Upper Balcony Plan

ORCHESTRA, LOWER BALCONY PLAN \0 O 2O AO bO &O Feet 5 O IO 2 O 3 O Meters

curved transition to the ceiling yielded a highly dramatic form, which, along with three large chandeliers, added diffusion to the space. Like the other halls of this type it had a narrow balcony around its perimeter of about three rows of seating, with a large organ towering over the orchestra.

Grosser Musikvereinssaal (Fig. 1.19) in Vienna, Austria, which is still in use today, is considered one of the top three or four concert halls in the world. It was opened in 1870 and has a long (50.3 m or 185 ft) and narrow (19.8 m or 65 ft) rectangular floor plan with a high (15 m or 50 ft), heavily beamed ceiling. The seating capacity, at 1680 in wooden seats, is relatively small for so long a room.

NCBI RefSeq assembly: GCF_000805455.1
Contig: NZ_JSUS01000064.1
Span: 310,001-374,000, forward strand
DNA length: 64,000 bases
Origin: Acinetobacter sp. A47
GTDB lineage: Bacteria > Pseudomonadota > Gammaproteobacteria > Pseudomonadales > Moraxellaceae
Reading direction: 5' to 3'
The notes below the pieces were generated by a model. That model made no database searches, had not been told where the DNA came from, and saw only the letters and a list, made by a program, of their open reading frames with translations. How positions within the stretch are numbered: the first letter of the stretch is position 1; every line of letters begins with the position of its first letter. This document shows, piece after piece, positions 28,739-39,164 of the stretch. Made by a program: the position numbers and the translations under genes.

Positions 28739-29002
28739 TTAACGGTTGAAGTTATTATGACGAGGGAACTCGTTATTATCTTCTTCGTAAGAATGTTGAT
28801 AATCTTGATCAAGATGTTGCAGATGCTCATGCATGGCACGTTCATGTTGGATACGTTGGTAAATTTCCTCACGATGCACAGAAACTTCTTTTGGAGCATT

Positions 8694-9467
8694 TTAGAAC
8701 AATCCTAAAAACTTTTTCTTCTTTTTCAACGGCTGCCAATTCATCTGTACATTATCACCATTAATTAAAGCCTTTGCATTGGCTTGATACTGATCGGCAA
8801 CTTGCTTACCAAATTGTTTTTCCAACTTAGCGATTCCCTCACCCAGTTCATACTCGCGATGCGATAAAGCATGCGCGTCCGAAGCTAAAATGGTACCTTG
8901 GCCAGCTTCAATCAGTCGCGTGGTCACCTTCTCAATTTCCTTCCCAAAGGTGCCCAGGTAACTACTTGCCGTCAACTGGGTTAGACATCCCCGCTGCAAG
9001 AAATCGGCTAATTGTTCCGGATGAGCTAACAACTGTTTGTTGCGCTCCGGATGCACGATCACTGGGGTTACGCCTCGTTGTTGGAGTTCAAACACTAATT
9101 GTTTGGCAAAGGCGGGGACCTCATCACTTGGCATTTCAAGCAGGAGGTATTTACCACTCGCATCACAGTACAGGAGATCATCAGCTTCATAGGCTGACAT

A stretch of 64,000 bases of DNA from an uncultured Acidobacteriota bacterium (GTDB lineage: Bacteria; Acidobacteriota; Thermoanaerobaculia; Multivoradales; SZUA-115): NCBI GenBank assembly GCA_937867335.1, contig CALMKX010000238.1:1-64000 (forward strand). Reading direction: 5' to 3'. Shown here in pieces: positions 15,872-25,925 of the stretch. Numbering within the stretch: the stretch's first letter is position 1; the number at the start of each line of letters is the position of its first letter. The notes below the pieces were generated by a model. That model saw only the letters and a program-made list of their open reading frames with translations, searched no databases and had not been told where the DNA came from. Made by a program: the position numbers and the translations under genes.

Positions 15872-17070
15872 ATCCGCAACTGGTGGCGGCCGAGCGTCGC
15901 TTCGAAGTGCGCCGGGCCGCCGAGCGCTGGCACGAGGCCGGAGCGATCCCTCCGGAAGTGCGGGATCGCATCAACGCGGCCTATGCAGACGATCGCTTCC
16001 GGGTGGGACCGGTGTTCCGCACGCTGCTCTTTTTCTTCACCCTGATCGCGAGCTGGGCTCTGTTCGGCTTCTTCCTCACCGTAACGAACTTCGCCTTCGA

The single narrow balcony is supported by a row of golden caryatids, much like giant Oscars, around the side of the orchestra seating. Reflections from the underside of the balcony and the statuary are particularly important in offsetting the grazing attenuation due to the audience seated on a flat floor. The high windows above the balcony provided light for afternoon concerts and reduced the bass buildup.

Historical Introduction 29 Figure 1.19 Grosser Musikvereinssaal, Vienna, Austria (Beranek, 1979)

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